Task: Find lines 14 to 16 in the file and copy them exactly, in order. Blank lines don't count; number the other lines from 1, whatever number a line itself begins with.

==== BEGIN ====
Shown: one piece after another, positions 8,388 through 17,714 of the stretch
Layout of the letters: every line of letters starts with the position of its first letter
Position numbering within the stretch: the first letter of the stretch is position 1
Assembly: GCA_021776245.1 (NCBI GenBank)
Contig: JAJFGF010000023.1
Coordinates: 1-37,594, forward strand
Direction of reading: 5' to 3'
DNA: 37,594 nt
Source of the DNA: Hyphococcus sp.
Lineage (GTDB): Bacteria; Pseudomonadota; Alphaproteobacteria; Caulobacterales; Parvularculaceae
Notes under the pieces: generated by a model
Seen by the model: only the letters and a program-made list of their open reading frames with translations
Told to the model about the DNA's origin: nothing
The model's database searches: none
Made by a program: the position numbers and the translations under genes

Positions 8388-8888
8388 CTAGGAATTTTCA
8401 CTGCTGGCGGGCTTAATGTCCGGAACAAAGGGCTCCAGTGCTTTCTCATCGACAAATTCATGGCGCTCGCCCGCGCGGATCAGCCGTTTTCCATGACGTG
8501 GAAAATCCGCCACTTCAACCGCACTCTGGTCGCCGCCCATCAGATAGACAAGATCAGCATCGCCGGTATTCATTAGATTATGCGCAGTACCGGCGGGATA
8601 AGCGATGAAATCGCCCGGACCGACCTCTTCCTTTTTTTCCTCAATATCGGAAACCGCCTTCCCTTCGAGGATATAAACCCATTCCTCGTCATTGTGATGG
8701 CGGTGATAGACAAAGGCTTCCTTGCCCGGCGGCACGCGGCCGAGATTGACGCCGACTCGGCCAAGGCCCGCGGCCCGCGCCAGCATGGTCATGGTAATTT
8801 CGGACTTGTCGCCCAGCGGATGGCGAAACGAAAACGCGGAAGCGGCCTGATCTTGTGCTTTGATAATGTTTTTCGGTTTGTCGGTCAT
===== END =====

The model's database searches: none
Made by a program: the position numbers and the translations under genes

Positions 8388-8888